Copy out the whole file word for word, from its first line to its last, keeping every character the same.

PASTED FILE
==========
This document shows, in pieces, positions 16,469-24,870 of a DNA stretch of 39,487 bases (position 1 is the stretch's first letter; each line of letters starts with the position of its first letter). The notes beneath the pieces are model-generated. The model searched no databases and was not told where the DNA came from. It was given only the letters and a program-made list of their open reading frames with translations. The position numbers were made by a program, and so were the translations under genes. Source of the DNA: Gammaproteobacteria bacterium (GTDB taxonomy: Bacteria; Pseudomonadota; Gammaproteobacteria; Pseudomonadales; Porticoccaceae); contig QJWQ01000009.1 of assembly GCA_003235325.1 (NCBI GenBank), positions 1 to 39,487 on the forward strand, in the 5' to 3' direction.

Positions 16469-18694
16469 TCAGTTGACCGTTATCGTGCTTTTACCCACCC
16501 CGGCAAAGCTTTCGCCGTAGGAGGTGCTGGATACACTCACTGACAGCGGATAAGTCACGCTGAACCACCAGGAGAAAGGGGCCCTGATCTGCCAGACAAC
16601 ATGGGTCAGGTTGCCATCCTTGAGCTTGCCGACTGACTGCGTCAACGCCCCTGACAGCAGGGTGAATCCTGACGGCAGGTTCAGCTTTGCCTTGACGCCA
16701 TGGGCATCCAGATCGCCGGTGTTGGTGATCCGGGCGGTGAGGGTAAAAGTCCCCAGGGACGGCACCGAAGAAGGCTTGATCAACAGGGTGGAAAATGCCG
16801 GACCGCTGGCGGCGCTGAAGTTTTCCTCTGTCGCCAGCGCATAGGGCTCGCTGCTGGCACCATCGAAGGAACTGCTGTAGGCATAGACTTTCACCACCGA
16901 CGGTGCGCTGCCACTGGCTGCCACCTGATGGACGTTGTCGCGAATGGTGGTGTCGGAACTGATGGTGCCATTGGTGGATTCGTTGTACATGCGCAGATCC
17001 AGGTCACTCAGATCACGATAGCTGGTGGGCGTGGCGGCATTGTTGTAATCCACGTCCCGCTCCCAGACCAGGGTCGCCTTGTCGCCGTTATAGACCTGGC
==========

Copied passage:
This document shows, in pieces, positions 16,469-24,870 of a DNA stretch of 39,487 bases (position 1 is the stretch's first letter; each line of letters starts with the position of its first letter). The notes beneath the pieces are model-generated. The model searched no databases and was not told where the DNA came from. It was given only the letters and a program-made list of their open reading frames with translations. The position numbers were made by a program, and so were the translations under genes. Source of the DNA: Gammaproteobacteria bacterium (GTDB taxonomy: Bacteria; Pseudomonadota; Gammaproteobacteria; Pseudomonadales; Porticoccaceae); contig QJWQ01000009.1 of assembly GCA_003235325.1 (NCBI GenBank), positions 1 to 39,487 on the forward strand, in the 5' to 3' direction.

Positions 16469-18694
16469 TCAGTTGACCGTTATCGTGCTTTTACCCACCC
16501 CGGCAAAGCTTTCGCCGTAGGAGGTGCTGGATACACTCACTGACAGCGGATAAGTCACGCTGAACCACCAGGAGAAAGGGGCCCTGATCTGCCAGACAAC
16601 ATGGGTCAGGTTGCCATCCTTGAGCTTGCCGACTGACTGCGTCAACGCCCCTGACAGCAGGGTGAATCCTGACGGCAGGTTCAGCTTTGCCTTGACGCCA
16701 TGGGCATCCAGATCGCCGGTGTTGGTGATCCGGGCGGTGAGGGTAAAAGTCCCCAGGGACGGCACCGAAGAAGGCTTGATCAACAGGGTGGAAAATGCCG
16801 GACCGCTGGCGGCGCTGAAGTTTTCCTCTGTCGCCAGCGCATAGGGCTCGCTGCTGGCACCATCGAAGGAACTGCTGTAGGCATAGACTTTCACCACCGA
16901 CGGTGCGCTGCCACTGGCTGCCACCTGATGGACGTTGTCGCGAATGGTGGTGTCGGAACTGATGGTGCCATTGGTGGATTCGTTGTACATGCGCAGATCC
17001 AGGTCACTCAGATCACGATAGCTGGTGGGCGTGGCGGCATTGTTGTAATCCACGTCCCGCTCCCAGACCAGGGTCGCCTTGTCGCCGTTATAGACCTGGC